Any tight group and community have some prejudice against the “outsiders” or those who are different from them. It happens at work, it happens in politics, it happens for Jews and Koreans.
Shiksa refers to a non-Jewish woman who has attracted, is in a relationship with, and married to a Jewish man. It also refers to a non-Jewish woman that entices a Jewish man. Many use the term thinking it merely means a gentile woman, but it’s never recommended for someone to refer herself as Shiksa. This is because if one understands that the term originates from Hebrew word for shayketz, meaning abomination, impure, or object of loathing, one would not use it lightly.
Korean society is definitely protective of its men and women, and given South Korea sits on a peninsula only bordering North Korea, historically there hasn’t been a huge number of foreigners living in South Korea. There is an increasing number of North Americans moving to South Korea to teach English or to work, more Koreans in Korea are exposed to real life “white person” and “black person” beyond what they see in NCIS on TV. And more Korean girls are dating foreign guys in Korea. In the US, there are 1.7 million people of Korean descents, and many Koreans live in pockets of Korea towns, where you can potentially get by your entire life without speaking a word of English. There is definitely more exposure and openness, but it is still the most common to see Korean-Korean couples that give their kids Korean names and teach them Korean in the US. This also has to do with a relatively short history of US immigration from Korea, the first immigration being in 1902. Even still, terms like twinkie and banana exists to refer to Koreans (and Asians) with yellow skin who are “white” inside, which is used in a derogatory way, and there goes every group’s primal instinct for preservation.
Korean society (in Korea) imposes prejudice against Korean girls dating foreign guys, as much as it does on the foreign guys. According to information gathered through Korean websites and keywords ‘Korean girls and foreign guys’, there is an incredible amount of skepticism on ulterior motives of the Korean girl- that it is for green card in the US, for money, doesn’t think she is pretty enough to get Korean guys, harbors undue resentment towards Korean men, or had too many sex partners in the past and no Korean man will love her. This sounds like abomination.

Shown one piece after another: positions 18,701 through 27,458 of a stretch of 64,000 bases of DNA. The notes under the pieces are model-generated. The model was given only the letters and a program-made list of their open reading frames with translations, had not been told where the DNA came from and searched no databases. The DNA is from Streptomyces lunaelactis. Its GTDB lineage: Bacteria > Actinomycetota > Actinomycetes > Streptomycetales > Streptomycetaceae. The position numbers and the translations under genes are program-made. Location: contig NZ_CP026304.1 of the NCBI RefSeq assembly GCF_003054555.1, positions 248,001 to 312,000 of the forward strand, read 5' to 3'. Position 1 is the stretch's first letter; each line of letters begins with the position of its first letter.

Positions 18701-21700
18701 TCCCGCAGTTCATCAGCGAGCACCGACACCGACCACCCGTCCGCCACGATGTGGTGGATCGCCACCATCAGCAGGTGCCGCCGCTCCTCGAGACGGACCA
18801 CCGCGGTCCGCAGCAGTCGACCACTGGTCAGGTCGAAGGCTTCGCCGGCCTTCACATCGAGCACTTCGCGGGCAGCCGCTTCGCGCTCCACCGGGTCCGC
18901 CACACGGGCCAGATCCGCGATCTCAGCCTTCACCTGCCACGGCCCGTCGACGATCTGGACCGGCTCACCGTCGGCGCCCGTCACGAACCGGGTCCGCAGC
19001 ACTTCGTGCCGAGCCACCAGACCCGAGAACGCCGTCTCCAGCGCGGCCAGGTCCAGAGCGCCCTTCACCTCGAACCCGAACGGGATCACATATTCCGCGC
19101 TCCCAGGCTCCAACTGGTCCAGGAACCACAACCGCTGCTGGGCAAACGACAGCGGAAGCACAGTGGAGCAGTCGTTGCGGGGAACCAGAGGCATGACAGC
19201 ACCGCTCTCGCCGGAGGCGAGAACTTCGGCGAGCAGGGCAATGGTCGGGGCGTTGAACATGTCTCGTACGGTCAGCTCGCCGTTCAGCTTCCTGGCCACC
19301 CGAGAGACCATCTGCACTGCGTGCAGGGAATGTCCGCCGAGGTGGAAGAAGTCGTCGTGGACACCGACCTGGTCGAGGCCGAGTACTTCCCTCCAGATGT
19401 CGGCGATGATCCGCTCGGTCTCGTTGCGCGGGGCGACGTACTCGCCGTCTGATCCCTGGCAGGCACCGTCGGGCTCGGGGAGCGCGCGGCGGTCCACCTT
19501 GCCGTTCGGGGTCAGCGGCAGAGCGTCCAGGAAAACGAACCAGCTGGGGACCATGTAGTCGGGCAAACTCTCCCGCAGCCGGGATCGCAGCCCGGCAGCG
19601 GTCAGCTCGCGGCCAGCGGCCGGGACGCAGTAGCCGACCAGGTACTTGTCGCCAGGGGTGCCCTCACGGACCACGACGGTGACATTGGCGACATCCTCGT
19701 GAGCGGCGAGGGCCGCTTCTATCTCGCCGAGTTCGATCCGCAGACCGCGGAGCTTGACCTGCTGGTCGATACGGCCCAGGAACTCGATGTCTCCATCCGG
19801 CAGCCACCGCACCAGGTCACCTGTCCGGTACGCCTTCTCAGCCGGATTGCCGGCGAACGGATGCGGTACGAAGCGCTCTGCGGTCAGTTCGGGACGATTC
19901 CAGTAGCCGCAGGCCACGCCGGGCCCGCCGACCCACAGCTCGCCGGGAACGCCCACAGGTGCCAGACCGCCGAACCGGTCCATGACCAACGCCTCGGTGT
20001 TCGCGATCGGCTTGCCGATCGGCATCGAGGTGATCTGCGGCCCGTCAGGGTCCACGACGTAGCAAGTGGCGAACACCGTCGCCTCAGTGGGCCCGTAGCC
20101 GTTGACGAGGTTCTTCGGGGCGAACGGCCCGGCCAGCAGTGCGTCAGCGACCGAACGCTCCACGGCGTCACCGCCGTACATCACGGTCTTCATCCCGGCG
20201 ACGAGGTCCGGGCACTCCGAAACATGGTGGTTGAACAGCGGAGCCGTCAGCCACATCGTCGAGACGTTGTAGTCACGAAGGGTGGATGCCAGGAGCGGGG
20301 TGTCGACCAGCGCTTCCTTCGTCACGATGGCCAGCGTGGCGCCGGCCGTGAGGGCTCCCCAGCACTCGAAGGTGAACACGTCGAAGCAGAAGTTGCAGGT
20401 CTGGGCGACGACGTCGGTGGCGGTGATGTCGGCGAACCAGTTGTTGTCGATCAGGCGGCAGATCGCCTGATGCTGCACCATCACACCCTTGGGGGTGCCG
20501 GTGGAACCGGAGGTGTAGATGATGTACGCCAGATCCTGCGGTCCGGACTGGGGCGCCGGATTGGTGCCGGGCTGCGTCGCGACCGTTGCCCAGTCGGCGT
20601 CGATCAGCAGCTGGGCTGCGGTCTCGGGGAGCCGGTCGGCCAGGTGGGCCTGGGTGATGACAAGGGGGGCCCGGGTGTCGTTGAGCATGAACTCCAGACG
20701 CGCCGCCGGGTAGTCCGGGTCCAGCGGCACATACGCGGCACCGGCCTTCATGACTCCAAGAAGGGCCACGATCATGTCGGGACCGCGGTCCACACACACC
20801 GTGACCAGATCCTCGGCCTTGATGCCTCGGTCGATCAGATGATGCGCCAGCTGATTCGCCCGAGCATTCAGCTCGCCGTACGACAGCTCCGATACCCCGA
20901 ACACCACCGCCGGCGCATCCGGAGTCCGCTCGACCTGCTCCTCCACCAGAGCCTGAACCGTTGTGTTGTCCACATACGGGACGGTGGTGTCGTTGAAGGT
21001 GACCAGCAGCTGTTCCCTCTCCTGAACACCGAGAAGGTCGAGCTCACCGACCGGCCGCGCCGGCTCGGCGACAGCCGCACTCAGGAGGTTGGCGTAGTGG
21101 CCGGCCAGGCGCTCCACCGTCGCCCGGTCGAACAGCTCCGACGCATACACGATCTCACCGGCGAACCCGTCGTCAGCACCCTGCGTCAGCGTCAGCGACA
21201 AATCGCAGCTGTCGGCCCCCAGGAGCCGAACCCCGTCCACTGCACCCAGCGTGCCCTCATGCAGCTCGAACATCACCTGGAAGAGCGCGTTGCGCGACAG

However, just like how there are many in the Jewish community that refrains from using Shiksa in a way that is truly meant to be used, much of the real negativity towards “foreign blood mixing with Korean blood” is slowly dissipating, or at least disguised in public. It definitely does not mean that the prejudice has disappeared, however, just like how the marriage between Mark Zuckerberg and Priscilla Chan was met with questions despite many Jews and non-Jews having married in the past with much blessing.
I do think that it is interesting that there is so much emphasis on the intent of the woman involved in interracial relationship and the harm that she is doing, in both Korean and Jewish culture. It is not to say that there is no implication for men “breaking” the community code. Jewish man marrying a non-Jewish woman often ask their spouse to consider conversion or to raise the family Jewish, which I think is an effort for a mend. Shegetz refers to a non-Jewish male who is in a relationship with a Jewish woman, although it does not seem the term is used very often. In Korea, foreign guys who date Korean girls are considered to have “stolen” or “snatched” her away. But the criticism or hatred towards females seem far greater in both cultures.
I am a non-Jewish woman marrying a Jewish guy, and most of the time I feel welcome by his family, and the fact that I am on my way to converting probably helps. As a Korean woman marrying a foreign guy, I will say that I kept my relationship away from my parents (who live in Korea) for as long as I could.